But how can you know when it’s time to change? Simple: you look over your fitness journal to see your progress for the last weeks/months. When you see that progress has slowed, it’s time to consider doing something different. It’s just that easy! Thanks to the fact that you’re writing everything down in your journal, you can check out your progress and realize when it’s time to change.

As you can see, a fitness journal can be your best friend, and it can help you to be more effective in your diet, exercise program, and weight loss efforts. If you want to make the most of your new lifestyle truly, it’s a good idea to start keeping a fitness journal.

How to Keep a Fitness Journal

So you want to start keeping a fitness journal, eh? Good for you! Let’s dive right into how you can keep your journal. First up, the “where”…

Where to Keep Your Fitness Journal

There are three simple options for your fitness journal:

Physical Journal. There’s something beautifully elegant about a proper journal and a fancy pen. If you don’t want a journal, why not try a notebook, an exercise book, or even a scrapbook? Anything that helps you to write it down.

Smartphone. You can find A LOT of fitness tracker and fitness journal apps on your smartphone (iOS and Android)! These apps are designed to make it easy for you to keep track of your daily eating and exercise habits. They provide you with a lot of tools, but they can also be a bit more limited.

Computer. You can build yourself a spreadsheet in Microsoft Excel or Google Sheets, or download a computer program (like FitDay) that is designed for tracking your daily exercise and food intake. You can join a forum or website or even create your own personal blog to keep up with your fitness.

Find the method that works best for you–the one that is easiest to remember to do on a daily basis!

So we have the “where,” and it’s time to move onto the “what”…

What to Include in Your Fitness Journal

There are two very important elements you need to track in your fitness journal:

  • Exercise
  • Diet

You can add in lifestyle factors if you want, but it’s these two elements that really matter!

Exercise. When tracking exercise, you should include information like:

  • How much time you spent working out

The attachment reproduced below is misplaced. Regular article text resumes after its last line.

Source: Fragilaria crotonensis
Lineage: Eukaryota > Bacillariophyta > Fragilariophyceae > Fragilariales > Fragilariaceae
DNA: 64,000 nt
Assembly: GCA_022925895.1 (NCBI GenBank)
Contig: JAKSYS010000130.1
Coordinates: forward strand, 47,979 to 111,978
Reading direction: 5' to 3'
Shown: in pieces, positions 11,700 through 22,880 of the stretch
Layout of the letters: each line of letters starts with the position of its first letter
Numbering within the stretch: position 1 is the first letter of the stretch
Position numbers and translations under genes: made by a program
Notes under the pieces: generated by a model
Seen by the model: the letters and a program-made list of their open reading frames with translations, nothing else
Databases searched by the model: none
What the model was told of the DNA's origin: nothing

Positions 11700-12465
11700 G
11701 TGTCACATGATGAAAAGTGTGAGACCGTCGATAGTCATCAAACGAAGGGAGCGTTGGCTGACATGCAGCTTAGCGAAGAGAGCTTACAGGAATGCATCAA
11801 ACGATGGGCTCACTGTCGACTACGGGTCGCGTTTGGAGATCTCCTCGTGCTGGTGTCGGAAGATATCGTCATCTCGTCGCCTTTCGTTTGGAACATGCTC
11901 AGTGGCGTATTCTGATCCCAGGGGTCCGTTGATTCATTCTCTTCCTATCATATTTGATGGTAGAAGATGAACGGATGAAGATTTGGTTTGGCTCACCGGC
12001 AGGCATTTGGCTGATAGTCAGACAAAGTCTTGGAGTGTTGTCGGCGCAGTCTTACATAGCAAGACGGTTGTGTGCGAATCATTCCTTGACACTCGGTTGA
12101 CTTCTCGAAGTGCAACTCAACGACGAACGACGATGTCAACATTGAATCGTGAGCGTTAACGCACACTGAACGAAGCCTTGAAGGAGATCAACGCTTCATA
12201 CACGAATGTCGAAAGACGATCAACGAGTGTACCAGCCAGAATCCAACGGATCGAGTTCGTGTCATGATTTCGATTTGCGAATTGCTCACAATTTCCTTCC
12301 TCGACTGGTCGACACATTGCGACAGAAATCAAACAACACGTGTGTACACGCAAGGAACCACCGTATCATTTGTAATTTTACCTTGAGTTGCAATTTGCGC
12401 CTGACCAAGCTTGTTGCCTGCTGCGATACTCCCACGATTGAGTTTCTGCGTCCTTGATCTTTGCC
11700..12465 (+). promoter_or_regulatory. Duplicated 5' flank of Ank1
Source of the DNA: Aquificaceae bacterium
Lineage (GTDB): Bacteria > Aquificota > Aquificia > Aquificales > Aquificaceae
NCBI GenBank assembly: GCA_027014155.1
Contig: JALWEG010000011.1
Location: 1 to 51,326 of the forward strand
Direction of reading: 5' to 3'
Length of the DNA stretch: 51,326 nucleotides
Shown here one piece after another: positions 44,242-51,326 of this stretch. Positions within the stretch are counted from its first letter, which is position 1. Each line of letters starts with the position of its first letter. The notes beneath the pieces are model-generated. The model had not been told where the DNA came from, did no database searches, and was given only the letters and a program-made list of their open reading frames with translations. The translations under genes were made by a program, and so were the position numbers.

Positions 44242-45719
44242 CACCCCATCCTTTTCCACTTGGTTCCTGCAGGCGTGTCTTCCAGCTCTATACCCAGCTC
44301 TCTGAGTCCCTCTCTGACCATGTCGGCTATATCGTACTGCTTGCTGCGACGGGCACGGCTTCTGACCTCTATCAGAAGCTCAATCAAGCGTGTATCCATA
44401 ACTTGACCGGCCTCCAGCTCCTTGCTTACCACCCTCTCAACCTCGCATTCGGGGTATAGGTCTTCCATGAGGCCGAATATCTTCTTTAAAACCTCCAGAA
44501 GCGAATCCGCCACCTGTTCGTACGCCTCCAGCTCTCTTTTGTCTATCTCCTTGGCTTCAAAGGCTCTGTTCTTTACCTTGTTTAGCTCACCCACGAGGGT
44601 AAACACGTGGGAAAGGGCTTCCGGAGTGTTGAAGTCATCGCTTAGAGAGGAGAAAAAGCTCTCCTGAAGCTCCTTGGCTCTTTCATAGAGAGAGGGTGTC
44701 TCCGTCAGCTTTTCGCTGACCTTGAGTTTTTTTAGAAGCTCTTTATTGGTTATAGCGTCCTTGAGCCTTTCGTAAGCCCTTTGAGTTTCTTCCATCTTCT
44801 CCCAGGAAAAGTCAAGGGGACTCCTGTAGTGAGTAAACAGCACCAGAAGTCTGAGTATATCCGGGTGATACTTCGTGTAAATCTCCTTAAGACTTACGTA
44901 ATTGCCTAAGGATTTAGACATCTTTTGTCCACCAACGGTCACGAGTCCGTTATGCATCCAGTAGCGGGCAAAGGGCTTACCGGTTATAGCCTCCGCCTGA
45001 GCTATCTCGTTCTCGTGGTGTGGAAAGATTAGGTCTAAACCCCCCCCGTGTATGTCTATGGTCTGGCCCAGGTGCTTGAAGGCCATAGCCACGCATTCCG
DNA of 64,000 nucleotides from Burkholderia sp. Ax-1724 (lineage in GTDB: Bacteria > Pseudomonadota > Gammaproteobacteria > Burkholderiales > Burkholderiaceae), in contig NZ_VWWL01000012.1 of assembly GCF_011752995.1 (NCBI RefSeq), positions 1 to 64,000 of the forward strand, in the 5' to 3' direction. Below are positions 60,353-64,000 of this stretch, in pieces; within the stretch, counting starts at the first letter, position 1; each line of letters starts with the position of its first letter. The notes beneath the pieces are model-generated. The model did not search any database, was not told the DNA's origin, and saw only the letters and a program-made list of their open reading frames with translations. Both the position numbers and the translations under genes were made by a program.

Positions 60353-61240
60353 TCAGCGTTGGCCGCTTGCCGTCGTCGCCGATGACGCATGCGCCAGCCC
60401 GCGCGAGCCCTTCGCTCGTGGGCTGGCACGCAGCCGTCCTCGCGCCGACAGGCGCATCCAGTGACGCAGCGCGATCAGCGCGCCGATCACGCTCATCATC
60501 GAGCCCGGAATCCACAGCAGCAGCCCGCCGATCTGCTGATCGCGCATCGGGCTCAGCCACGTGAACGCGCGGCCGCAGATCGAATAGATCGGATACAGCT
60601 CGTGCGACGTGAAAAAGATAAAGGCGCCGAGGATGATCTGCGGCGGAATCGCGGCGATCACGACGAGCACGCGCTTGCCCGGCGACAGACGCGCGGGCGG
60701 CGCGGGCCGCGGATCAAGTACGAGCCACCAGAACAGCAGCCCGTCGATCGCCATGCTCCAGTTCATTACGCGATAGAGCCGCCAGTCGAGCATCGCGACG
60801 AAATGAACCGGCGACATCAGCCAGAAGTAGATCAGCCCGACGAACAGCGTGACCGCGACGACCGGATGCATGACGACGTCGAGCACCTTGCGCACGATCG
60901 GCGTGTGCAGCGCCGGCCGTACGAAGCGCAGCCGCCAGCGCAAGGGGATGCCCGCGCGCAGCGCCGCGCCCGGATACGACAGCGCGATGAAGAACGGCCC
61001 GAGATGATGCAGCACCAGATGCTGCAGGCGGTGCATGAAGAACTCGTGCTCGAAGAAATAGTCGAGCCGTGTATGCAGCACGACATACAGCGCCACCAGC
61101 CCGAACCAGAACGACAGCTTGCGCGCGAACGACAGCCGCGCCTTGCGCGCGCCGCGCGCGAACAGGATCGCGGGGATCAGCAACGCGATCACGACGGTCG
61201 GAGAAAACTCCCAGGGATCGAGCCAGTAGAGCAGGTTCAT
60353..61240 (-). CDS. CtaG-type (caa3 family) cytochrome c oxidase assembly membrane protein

• What you did (resistance training, cardio, walking, sports, outdoor activity, etc.)

If you want to get into it really, you can calculate the number of calories burned and even break down your training volume (weight used x reps x sets). You can get as detailed as you want with the exercise information. In fact, the more detailed you get, the easier it will be to see the progress you are making with your weight lifting, running, cardio classes, cycling, or other training.

Food. This is DEFINITELY the most important part of your fitness journal. You need to keep track of everything you eat, as that’s the only way you can be sure exactly what you’re putting in your body!

How much detail do you need to add? That’s up to you.

  • Some people like to break their meals down into a list of ingredients. That way, they can calculate how many calories each of those ingredients contained, and they can get a clear understanding of how many calories they consumed that day.
  • Others prefer to “round off,” using the calorie counter provided by their app or computer program to help them estimate the rough number of calories they ate that day.

What matters most is that you take all the little “extras” into account as well. For example, did you add a tablespoon of oil into the pan to cook your eggs? Add it to the list! Did you grab a snack on your way out to work? Add it! Did you steal half a cookie or eat a handful of potato chips or pretzels? Write it down!

The reason you want to write EVERYTHING down is that it will help you to see your weak areas. As you go over your journal, you can look back at the last days and see what “no-no foods” slipped into your day. You’ll see the foods that trigger you to snack or eat more, and you can make plans to help you avoid or resist that temptation.

If you put it in your mouth, write it into your journal! The more detailed your list, the easier it is to see what you ate–and you’ll have a more accurate calorie count.

When to Update Your Fitness Journal

Now that you know what to put in your journal, you may be wondering when to write it down. The answer is easy: EVERY DARNED DAY!

The only way to ensure maximum accuracy in your journal is to take notes on a daily basis. You can write in your fitness journal after every meal or in the evenings–whatever helps you to be as accurate as possible. Be as thorough as you can, and make sure to note down everything that you do that day. Whether you hit that workout hard and ate like a champ or skipped training to watch TV with a large pizza, write it down!

But here’s another important thing to remember: go over the journal. Every week, go over the journal and see where you failed. Don’t let it get you down, but use it to motivate you to do better the next week.

Do this, and you’ll get the results you want!

A fitness journal can be your best friend when it comes to weight loss. Not only will it help you to stay accountable for everything you eat and do every day, but it will give you the motivation to keep going. Even if you don’t see drastic results right away, your fitness journal can encourage you that your diet and workout program really is working. It just takes time!